Posts Tagged ‘driving tips’
A writer for the New York Times Wheels section recently described his youth as â€œdriving down the back roads of America pretending his Volkswagen was a Porsche racecar.â€
The story (and the writer) may be old, but the dream hasnâ€™t changed. Teenage drivers, particularly males, still feel the need for speed â€“ a need that can be as devastating as it is enticing. According to the Centers for Disease Control, or CDC, teenage car accidents are the leading cause of death among U.S. teens, with those in the 16-19-year-old group four times as likely to crash as older drivers. Read more
These days, with equal rights dominating mainstream thinking, chivalry sometimes takes a backseat. Of course we’re all for men and women being equals but that doesn’t mean once in a while a woman doesn’t appreciate being treated with a bit of extra courtesy. Guys, perhaps you’ve forgotten some of the rules of chivalry since it’s just not expected of you. But will it make the difference when you go to ask for a second date? Your car is a great place to begin. (Women, give us your opinion here, does this make a difference to you or are you unimpressed by old-fashioned manners? )
While we wait for the debate to begin, here are some simple ways you can surprise and flatter your date the next time you take her out in your car. Guess what…they work if you’re married too.
- Open the door for her-The actress Eva Mendes recently was quoted in W Magazine as saying that despite being tremendously ambitious, “I do like to belong to a man. I love having a man in my life and being his woman at the end of the day. “ So when you pick her up from her doorstep next time, don’t head straight around to the driver’s side – pop open her door.
- Let her choose the music - if you’ve got the radio on in the car ask your date what she’d like to listen to. This is a great conversation starter since you’ll learn more about her interests. Take note, guys, if you make reference to her favorite song or band when she’s least expecting it, she’ll feel like you’re really in to her!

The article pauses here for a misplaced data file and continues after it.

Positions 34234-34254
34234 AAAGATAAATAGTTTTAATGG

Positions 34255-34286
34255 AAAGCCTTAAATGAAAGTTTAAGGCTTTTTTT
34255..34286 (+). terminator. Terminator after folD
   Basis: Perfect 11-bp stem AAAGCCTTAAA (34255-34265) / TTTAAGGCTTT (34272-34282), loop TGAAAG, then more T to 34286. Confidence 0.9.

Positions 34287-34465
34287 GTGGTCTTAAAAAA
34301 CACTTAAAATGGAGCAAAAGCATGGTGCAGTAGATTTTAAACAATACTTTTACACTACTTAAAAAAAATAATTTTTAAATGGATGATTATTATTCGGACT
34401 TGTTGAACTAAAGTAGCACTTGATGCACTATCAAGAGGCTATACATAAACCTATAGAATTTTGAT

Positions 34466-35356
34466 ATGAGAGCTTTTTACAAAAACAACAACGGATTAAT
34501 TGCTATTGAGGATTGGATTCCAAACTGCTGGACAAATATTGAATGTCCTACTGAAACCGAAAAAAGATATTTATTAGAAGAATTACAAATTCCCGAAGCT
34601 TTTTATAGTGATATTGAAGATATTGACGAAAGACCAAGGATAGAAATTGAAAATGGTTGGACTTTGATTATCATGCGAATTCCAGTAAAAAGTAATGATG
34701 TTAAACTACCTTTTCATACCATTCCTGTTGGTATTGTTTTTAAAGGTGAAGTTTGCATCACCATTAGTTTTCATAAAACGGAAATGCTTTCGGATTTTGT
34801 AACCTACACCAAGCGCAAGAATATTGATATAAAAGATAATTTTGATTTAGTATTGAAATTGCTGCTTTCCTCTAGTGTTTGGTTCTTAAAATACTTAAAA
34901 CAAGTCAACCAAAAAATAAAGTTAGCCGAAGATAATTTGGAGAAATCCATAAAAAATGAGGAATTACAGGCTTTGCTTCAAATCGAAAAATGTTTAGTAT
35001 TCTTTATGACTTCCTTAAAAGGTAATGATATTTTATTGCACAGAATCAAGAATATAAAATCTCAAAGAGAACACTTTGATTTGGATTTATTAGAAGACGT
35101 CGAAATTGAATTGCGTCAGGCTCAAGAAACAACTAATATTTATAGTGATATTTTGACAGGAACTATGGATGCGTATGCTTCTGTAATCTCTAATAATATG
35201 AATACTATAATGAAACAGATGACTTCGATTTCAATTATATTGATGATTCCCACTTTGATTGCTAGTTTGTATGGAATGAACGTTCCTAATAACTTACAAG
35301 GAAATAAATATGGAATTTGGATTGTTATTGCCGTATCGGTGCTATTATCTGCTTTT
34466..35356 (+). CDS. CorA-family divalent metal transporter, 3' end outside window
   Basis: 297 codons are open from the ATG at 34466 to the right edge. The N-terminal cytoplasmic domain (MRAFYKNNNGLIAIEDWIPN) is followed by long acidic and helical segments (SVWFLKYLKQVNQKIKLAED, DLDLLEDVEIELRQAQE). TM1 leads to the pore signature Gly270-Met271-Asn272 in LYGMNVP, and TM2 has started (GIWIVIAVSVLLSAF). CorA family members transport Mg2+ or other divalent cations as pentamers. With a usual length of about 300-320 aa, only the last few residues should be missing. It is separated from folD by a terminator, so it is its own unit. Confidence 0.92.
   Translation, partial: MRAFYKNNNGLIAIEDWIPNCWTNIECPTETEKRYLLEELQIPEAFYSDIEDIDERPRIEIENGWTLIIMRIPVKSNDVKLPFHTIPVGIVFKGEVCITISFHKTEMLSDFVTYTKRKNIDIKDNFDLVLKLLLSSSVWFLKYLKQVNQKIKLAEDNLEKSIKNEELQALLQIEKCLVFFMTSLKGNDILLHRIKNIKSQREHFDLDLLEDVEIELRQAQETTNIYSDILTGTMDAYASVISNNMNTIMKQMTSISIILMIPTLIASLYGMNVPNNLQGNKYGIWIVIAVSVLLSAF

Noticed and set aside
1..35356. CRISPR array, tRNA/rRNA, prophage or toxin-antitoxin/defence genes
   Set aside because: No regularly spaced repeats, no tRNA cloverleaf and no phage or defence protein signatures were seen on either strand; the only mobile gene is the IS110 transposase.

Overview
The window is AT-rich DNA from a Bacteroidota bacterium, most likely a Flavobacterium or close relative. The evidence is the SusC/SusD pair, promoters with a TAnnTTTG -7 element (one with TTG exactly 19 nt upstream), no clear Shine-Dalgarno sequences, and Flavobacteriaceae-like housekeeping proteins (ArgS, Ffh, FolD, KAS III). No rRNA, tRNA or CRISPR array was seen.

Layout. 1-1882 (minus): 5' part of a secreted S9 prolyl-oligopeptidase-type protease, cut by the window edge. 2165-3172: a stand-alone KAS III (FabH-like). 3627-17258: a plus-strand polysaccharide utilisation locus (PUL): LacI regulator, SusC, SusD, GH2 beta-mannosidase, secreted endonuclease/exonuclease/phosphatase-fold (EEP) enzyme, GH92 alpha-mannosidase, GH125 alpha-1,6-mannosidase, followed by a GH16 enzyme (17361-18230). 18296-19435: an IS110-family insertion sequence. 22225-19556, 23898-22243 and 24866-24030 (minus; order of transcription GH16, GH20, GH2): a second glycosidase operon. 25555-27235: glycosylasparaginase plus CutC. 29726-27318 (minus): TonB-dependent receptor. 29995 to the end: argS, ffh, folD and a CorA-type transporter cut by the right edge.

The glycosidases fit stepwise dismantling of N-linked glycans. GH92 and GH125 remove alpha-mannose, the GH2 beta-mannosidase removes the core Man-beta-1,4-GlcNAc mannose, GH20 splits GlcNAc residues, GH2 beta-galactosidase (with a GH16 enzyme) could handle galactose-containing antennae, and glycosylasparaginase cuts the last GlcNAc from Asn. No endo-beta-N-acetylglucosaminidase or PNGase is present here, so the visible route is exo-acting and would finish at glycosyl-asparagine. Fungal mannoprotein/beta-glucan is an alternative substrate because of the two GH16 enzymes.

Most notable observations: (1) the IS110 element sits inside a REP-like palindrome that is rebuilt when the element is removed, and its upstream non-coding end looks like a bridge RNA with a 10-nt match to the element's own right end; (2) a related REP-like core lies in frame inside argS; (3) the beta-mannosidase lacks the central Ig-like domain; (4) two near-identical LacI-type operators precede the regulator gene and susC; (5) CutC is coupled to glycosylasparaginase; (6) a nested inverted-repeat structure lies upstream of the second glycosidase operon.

- Make sure she’s comfortable with the temperature – read your date’s body language to see if she appears to hot or too cold and adjust accordingly. Or better yet, ask her if she’s comfortable with the temperature and adjust accordingly.
- Take it easy on the roads – you might pretend you’re a NASCAR driver when you’re on your own, but slow it down when you’re out with a date. Yes, women do like bad boys, but they also don’t want to feel carsick before they’ve even had dinner.
- Make sure your car’s in good shape- the relationship won’t start out well if your poorly maintained vehicle breaks down and she’s stuck on the side of the interstate in heels and a slinky dress. Of course, if that does happen you can call 1-800-carhelp and impress her with your use of the latest and best new site for finding mechanics!
- Don’t drive under the influence – show her that you place her safety, and the safety of other drivers, above the desire to have an extra drink while at dinner.
If you’d like to learn more ways to impress your date with your automotive chivalry, read this article we found on AskMen . You can learn from those historical figures that were behind the whole idea.
Did you know it’s National Stop on Red Week? We started to write about it, but realized Kari DeVrieze at CarsforGirls.com had already written an excellent post. We’ll get you started here, but please visit the link to read the rest of Kari’s post.
August 1-7th Marks National Stop on Red Week
Yesterday, the National Safety Council announced its support for National Stop on Red Week August 1st â€“ 7th, an event organized by the National Campaign to Stop Red Light Running.Â NSC believes talking on handheld and hands-free cell phones while driving is a contributing factor to red-light running.